We have this mistaken notion that Christianity is all about not swearing, or not drinking, or not getting body piercings, or saying the words “praise Jesus!” or wearing long, unattractive skirts in the name of modesty, or being a member of the Republican party, or eating — or not eating — particular things. We look to external, lifestyle choices as evidence of our belief in Christ, but what truly makes us different is how we think on the inside — we seek humility, mercy, grace; we bite our tongue when someone insults us because we don’t need to add to their hurt by our riposte; we rest in God and admit our weakness; we recognize that we ourselves are powerless, but the God we believe in is not.

Jesus uses the gifts of ordinary people, something we forget in a society that worships human idols. If you are ordinary, The Misfit Christian was written for you.

Please read the rest at I Was Born in Babylon, my Commonsense Christianity column at BeliefNet.

Please, also, consider my book The Misfit Christian, which you can look into, before buying, at Amazon.com. I wrote this book — and I write my columns — because I see too many Christians dissatisfied with the church establishment culture, but they feel trapped by it as well.

If you say to yourself, “Oh, I don’t want to buy this – she’s a nobody,” please reconsider. There are a lot of big name Somebodies out there running large churches and writing books, but do you think they know, or care, what it’s like to be an ordinary person? Who better than an ordinary person, a nobody, to write about the journey we walk?

This article is linked to My Daily Walk in His GraceWholehearted HomeRaising HomemakersWe Are That FamilyDucks in a RowThe Life of Jennifer DawnMy Disorganized LifeA Wise WomanTime Warp WifeTable for SevenTitus TuesdayA Peek into My ParadiseTuesday Link UpThe Shady PorchWhat Joy Is MineA Mama’s StoryThe Life of FaithMoms the WordWomen of WorshipMopping the FloorA Life in BalanceMama DianeA blossoming life

Posted in Art, blogging, Christian, Culture, Daily Life, devotional, Encouragement, Faith, Family, fine art, home, inspirational, Lifestyle, painting, religion, spirituality | Tagged , , , , | Leave a comment

Is Your Church Changing for the Worse?

Do you feel like the church you loved so much is lost? And you’re looking for it? You’re not alone, and it’s highly likely that you’re not the problem, even though everyone tells you that you are. Wading, original oil painting by Steve Henderson, sold.

If you belong to a warm, embracing, encouraging and fun church congregation, today’s post is not for you. All I can advise is this: keep it that way, and you do this by limiting the size and power of leadership/management. When these people control as opposed to serve, you lose what you have.

We did, and so have many others: a long time ago, for a short time, we attended a quirky fun church that despite its informality, taught and empowered its members because much of the discipling came from the members themselves. For awhile it functioned, brilliantly, without a supreme leader.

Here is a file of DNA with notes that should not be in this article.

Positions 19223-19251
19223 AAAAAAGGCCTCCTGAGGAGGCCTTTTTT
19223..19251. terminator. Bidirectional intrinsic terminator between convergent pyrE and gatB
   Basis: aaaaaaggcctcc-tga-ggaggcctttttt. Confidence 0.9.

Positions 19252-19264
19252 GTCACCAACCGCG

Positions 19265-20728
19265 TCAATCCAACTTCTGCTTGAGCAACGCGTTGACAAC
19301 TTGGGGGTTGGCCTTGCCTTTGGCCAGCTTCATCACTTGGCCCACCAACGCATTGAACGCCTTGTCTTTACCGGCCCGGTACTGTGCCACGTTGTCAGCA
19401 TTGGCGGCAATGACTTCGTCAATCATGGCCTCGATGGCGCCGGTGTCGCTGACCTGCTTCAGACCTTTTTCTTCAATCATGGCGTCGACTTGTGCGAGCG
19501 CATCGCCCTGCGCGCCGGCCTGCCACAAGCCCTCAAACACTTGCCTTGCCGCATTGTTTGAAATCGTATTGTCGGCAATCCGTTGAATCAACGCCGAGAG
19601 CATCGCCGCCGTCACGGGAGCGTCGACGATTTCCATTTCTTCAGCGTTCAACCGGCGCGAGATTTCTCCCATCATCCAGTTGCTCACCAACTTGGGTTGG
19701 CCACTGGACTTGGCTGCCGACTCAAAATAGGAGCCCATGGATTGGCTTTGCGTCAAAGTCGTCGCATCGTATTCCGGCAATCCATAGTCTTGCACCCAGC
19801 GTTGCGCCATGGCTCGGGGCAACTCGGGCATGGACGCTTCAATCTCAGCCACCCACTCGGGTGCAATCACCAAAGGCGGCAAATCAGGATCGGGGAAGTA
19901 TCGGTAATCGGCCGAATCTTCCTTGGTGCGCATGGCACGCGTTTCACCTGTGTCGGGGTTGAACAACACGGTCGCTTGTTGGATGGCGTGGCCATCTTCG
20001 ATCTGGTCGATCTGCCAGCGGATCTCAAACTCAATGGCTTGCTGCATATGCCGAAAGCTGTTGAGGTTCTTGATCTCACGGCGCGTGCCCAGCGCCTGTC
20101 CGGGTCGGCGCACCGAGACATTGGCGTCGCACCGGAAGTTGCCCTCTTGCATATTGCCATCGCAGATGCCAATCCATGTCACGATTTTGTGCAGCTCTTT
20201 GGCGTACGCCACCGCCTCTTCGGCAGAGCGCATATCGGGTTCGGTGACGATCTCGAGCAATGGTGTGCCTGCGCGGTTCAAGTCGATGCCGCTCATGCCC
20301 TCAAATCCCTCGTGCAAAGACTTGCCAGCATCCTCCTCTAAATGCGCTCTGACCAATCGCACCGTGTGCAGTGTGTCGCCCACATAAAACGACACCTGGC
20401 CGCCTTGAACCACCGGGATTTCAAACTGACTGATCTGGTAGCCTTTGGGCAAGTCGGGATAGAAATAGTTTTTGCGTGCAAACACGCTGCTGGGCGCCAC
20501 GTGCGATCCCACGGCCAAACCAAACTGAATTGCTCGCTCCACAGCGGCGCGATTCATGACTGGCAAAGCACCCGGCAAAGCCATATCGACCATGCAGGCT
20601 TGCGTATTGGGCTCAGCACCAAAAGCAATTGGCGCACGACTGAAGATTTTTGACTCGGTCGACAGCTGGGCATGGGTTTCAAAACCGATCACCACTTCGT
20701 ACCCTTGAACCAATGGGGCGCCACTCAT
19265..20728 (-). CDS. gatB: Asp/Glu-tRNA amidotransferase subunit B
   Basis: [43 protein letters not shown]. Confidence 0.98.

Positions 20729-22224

And then the leader arrived. He spent the first year watching and laying plans (doesn’t this sound like what’s going on in many “free” governments today?), but once he moved, it was fast, and before the next year passed, all that was left of the church – our church — was its outer shell.

I didn’t begin to realize this until one day, at a “fun,” yet newly structured, family camping trip, a recent attender commented to me,

“This isn’t a particularly friendly church.”

If you feel like you don’t belong, that’s not necessarily a bad thing. What is it that you don’t feel like you belong to? The Misfit Christian, by Carolyn Henderson, is written for the independent Christian thinker who is tired of being told to be quiet and accept the way things are. Available as a paperback and digital book at Amazon.com.

I blamed her, because she was different, you know, not really upright in her life and with a sketchy past (you don’t have to slap me — I slap myself as I write that) — but she was right. Our church had changed: it had been stolen.

Is this happening to you?

It’s hard to tell, because like most takeovers, the really good ones are done slowly and subtly, but there are a few signs you can look for:

Please read the rest at my Commonsense Christianity blog, “My Church Is Being Stolen!” Trust your instincts — if things are feeling right, then they’re not right, and denying it won’t make the problem go away.

My book, The Misfit Christian, is written for the ordinary, regular Christian who is the last person listened to. Think of it: how many books, published by major Christian book publishers, are written by ordinary people, with NO connections to church leadership?

This article is linked to Titus Tuesday, Cornerstone Confessions, Simple Life, Kathe with an E, Paradise Link Up, A Wise Woman, My Daily Walk in His Grace, Raising Homemakers, Wholehearted Home, Wedded Wednesday, We Are That Family, Ducks in a Row,

Posted in Art, Christian, Current Events, Daily Life, Faith, Family, fine art, home, inspirational, Lifestyle, painting, religion, spirituality | Tagged , , , , | 4 Comments